I find Cottweiler’s vision of sportswear interesting. It has a tribalism and nods to scally fetishism behind it that makes it bigger in vision than a key brand in driving the preoccupation with all things “road” right now. Everyone banging on about “roadmen” always omits the bizarre imposed rules, shoulder bags, and fact they’d shit themselves in the presence of the folk they’re mix and matching slang from. I rate Nines’ Armani Exchange garms or Potter Payper’s True Religion chino shoutout over dudes in Stoney and TNs calling people sidemen on Snapchat. You don’t see too much on Cottweiler’s whole design rationale, which makes the SHOWStudio interview from a week ago doubly insightful — they shoot down any notion that they’re trying to glamorise working class aesthetics, which is something I thought that the brand was all about. Seeing as we Brits are never more than a 10 minute drive from a sports chain, gleaming leather shoes and trackies pretty much transcend class barriers to be part of our societal fabric. I like wandering into Sports Direct because its shoe collection is so alien — like a parallel universe compared to the done-to-death blog and IG silhouettes.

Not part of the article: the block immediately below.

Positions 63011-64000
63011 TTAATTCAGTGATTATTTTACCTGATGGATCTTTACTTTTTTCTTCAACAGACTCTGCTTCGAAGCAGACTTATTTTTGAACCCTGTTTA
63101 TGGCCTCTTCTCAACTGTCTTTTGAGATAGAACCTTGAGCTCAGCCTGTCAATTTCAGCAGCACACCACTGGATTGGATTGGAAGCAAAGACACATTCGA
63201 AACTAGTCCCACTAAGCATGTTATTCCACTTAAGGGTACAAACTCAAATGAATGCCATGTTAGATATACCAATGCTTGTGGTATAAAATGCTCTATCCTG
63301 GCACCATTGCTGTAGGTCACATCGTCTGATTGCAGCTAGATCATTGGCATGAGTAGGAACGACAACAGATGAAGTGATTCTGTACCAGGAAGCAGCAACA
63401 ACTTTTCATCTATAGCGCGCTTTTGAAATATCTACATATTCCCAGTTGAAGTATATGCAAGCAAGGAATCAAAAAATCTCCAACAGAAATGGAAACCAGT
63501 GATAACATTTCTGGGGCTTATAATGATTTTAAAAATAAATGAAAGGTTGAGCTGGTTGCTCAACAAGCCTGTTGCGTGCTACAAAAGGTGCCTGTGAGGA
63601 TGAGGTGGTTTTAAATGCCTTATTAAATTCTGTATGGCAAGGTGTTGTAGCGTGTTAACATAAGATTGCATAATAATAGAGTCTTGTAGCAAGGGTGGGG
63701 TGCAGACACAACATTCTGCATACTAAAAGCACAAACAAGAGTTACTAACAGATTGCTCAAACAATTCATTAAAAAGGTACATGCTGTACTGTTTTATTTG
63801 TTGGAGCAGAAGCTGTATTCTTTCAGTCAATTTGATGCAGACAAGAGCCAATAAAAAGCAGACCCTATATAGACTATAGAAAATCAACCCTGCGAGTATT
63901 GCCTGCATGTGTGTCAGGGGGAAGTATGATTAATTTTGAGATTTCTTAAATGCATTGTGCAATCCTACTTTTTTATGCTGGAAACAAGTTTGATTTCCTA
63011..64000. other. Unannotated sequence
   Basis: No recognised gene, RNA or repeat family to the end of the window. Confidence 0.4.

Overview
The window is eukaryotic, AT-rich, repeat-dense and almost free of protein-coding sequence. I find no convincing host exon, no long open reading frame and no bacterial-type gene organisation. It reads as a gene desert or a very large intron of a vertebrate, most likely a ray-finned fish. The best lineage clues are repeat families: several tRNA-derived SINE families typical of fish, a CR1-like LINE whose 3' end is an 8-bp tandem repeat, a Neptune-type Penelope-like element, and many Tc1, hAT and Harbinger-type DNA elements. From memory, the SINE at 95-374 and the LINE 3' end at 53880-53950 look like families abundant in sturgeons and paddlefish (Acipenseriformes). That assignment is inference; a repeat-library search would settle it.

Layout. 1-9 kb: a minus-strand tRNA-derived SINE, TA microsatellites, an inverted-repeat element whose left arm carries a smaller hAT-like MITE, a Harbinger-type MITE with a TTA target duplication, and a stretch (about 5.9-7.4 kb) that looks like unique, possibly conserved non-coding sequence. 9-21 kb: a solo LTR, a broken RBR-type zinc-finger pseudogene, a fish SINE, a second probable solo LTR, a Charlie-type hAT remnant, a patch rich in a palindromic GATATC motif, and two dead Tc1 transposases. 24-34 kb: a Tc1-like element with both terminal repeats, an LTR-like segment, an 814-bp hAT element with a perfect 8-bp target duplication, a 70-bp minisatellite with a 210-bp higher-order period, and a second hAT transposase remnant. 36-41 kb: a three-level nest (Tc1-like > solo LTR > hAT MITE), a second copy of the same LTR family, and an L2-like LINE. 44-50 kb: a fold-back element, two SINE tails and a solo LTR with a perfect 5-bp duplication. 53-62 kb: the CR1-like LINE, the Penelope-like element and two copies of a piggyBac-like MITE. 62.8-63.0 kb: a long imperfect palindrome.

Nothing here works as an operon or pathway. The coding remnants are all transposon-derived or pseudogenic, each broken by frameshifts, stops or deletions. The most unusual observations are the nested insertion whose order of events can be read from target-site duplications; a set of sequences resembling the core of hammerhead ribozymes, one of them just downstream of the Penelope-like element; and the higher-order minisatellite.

An impending G-Depp memoir written entirely in verse is an oddly intriguing proposition that might be a good supplement to Mark Curry’s Bad Boy tell-all, but in the meantime Andrew Brown’s None of the Bad Ones is on Amazon right now in physical or Kindle form. I enjoyed a lot of Brown’s Boys Life Kindle compilation and this one is good too. I think the whole skate erotica tag was misleading, but there’s definitely a 00s downtown Jay McInerney feel to it. It’s interesting to read something in the voice of a jaded thirtysomething in that strange no-man’s land between young man and a proper adult, rather than a snotty youth worldview. Brown is an interesting writer, and I recommend reading some bar-hopping, casual promiscuity, advancing age agonising this holiday season.